Dyspepsia


Categories: PRESCRIPTIONS.
Sources: A Newly Discovered System Of Electrical Medication

This is one of the most difficult of diseases to control by any of the

ordinary modes of medical practice; and yet, under judicious electrical

treatment, it is one of the surest to yield. The disease assumes various

phases in different persons, and at different times in the same person,

requiring varied treatment.



The pain, after eating, is severe; exhalations of air, apparently from

the inner surfaces of the stomach and bowels, or of gas from their

decomposing contents, are large--often enormous. The stomach is much of

the time acid, and, in some cases, sensibly cold, ejecting often a cold

mucus. The bowels are habitually constipated. The patient is nervous,

irritable, and subject to great depression of spirits. In this stage or

phase of the disease, there is a negative condition of the digestive

apparatus generally. Treat with the A D current, in mild force, and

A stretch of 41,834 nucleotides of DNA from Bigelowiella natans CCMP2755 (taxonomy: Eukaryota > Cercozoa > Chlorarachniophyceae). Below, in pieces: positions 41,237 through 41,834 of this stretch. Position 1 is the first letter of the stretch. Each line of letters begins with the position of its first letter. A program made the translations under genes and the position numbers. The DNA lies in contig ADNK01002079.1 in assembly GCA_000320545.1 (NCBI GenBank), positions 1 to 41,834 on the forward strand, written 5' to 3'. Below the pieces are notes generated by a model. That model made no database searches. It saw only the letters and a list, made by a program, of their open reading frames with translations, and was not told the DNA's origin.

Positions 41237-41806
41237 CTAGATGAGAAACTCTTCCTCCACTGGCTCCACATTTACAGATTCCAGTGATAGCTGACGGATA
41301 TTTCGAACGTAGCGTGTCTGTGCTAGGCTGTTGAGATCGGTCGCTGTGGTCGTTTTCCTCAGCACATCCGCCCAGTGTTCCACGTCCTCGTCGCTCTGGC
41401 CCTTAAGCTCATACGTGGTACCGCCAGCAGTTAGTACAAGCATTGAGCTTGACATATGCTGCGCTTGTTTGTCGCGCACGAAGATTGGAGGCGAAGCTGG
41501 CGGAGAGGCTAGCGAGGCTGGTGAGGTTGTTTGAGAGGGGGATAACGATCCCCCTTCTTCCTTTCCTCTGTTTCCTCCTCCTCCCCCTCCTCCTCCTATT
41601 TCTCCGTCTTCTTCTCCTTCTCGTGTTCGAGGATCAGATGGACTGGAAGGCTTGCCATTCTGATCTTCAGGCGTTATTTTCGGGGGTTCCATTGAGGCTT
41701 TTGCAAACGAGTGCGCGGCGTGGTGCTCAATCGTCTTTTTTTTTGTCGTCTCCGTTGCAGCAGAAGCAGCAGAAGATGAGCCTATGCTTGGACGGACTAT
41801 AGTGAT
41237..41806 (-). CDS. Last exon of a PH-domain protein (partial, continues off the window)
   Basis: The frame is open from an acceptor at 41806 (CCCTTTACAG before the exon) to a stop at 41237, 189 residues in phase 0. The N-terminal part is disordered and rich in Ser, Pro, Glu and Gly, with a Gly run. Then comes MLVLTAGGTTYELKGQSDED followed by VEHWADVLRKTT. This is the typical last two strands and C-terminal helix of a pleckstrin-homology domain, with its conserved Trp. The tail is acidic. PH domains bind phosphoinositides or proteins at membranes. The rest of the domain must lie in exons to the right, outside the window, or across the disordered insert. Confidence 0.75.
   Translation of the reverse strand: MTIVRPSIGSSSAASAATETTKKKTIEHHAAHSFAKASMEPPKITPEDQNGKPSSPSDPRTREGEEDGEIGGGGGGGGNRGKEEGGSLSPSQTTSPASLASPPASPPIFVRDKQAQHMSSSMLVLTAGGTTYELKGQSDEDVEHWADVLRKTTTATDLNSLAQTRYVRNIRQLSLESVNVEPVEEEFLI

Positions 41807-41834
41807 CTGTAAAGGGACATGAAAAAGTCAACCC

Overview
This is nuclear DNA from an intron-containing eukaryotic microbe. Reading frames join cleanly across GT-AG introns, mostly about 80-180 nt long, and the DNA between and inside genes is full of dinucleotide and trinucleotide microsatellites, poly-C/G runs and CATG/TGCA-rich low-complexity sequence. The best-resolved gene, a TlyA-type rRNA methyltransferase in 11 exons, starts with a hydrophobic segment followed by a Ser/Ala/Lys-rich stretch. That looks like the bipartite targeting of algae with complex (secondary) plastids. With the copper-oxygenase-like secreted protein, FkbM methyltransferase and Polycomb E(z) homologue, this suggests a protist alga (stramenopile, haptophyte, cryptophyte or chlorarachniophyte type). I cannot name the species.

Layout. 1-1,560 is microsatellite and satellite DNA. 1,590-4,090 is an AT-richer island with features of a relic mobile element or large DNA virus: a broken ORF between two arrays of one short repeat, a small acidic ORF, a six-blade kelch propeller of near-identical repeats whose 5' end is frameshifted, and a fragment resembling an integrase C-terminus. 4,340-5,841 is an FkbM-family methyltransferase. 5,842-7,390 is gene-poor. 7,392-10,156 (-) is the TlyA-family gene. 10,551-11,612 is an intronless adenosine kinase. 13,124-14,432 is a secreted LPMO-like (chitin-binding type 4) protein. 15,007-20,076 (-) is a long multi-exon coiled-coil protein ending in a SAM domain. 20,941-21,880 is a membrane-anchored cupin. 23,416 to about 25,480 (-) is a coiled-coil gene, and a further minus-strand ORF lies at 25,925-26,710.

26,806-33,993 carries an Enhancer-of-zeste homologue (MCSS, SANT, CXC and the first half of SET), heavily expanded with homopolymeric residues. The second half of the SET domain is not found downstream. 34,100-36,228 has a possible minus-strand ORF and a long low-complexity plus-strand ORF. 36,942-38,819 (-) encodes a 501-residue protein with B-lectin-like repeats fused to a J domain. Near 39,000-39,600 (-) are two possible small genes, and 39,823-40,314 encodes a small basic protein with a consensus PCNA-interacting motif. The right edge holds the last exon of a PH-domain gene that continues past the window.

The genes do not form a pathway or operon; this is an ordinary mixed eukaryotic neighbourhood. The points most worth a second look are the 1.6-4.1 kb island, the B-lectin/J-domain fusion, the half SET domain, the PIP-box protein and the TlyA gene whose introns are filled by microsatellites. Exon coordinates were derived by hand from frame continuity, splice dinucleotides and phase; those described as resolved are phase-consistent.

expect the case to require considerable time. But, since there is no

approach to uniformity among patients, no approximation to definite time

can be stated. Give general tonic treatment, (page 95), three times a

week, and close each sitting with local treatment, having P. P. at the

coccyx, and manipulating some five minutes with N. P. over the entire

front parts of the abdomen and thorax, and over the liver.



It is sometimes found, in old cases, that there is no sensible acidity

of stomach; but a pyrosis--a burning sensation in the stomach, or a

little above, in what is usually termed "the pit of the stomach." Treat

this about three minutes with the P. P., strong force; moving N. P.,

long cord, over the lower dorsal vertebrae.





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